Fate of face masks after being discarded into seawater: Aging and microbial colonization

This article was originally published here

J Hazard Mater. 2022 May 5;436:129084. doi: 10.1016/j.jhazmat.2022.129084. Online ahead of print.


Billions of discarded masks have entered the oceans since the outbreak of the COVID-19 pandemic. Current reports mostly discuss the potential of masks as plastic pollution, but there has been no study on the fate of this emerging plastic waste in the marine environment. Therefore, we exposed masks in natural seawater and evaluated their aging and effects on the microbial community using a combination of physicochemical and biological techniques. After 30-day exposure in natural seawater, the masks suffered from significant aging. Microbial colonizers such as Rhodobacteraceae Flavobacteriaceae, Vibrionaceae and fouling organisms like calcareous tubeworms Hydroides elegans were massively present on the masks. The roughness and modulus of the mask fiber increased 3 and 5 times, respectively, and the molecular weight decreased 7%. The growth of biofouling organisms caused the masks negatively buoyant after 14-30 days. Our study sheds some light on the fate of discarded masks in a coastal area and provides fundamental data to manage this important plastic waste during COVID-19 pandemic.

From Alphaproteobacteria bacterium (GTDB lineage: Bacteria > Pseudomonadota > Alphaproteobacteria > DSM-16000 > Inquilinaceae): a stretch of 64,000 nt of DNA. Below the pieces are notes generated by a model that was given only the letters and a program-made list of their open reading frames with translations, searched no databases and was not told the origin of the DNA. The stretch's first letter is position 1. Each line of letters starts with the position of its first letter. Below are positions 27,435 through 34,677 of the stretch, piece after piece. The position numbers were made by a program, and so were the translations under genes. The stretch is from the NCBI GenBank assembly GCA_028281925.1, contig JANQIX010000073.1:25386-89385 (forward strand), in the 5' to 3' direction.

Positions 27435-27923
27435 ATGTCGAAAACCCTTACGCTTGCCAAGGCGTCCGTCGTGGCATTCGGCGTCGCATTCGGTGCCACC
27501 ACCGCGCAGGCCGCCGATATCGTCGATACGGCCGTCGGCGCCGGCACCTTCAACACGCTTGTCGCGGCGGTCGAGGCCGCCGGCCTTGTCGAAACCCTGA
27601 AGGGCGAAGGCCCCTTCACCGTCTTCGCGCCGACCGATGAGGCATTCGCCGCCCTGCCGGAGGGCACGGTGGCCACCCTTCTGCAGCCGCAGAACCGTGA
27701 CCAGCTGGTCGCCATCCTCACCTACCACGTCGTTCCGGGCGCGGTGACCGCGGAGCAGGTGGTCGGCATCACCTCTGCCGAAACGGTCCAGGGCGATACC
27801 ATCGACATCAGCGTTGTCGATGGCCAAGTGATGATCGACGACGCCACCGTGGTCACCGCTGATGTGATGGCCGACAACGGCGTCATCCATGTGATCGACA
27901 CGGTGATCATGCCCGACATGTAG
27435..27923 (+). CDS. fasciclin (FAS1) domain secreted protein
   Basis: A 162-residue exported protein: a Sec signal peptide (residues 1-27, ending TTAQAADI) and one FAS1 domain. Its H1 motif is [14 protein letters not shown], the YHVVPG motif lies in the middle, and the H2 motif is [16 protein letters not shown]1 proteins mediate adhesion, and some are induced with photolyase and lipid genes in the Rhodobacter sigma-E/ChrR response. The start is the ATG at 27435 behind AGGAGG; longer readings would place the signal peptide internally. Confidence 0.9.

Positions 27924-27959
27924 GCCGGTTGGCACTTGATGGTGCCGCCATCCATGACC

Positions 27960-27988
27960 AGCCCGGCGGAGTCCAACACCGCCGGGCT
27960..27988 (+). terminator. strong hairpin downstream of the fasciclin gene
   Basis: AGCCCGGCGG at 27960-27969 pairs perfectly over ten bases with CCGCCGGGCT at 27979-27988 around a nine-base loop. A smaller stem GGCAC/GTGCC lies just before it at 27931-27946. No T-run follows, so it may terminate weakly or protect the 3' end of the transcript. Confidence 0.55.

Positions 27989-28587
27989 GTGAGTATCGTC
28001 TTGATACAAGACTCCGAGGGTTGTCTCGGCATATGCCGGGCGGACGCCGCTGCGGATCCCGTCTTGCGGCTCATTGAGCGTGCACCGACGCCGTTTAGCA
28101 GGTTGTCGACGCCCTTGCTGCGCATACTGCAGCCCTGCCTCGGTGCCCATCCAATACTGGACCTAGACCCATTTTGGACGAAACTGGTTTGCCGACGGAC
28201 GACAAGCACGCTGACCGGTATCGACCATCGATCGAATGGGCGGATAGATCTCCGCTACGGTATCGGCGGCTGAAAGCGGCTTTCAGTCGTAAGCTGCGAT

PMID:35596986 | PMC:PMC9069998 | DOI:10.1016/j.jhazmat.2022.129084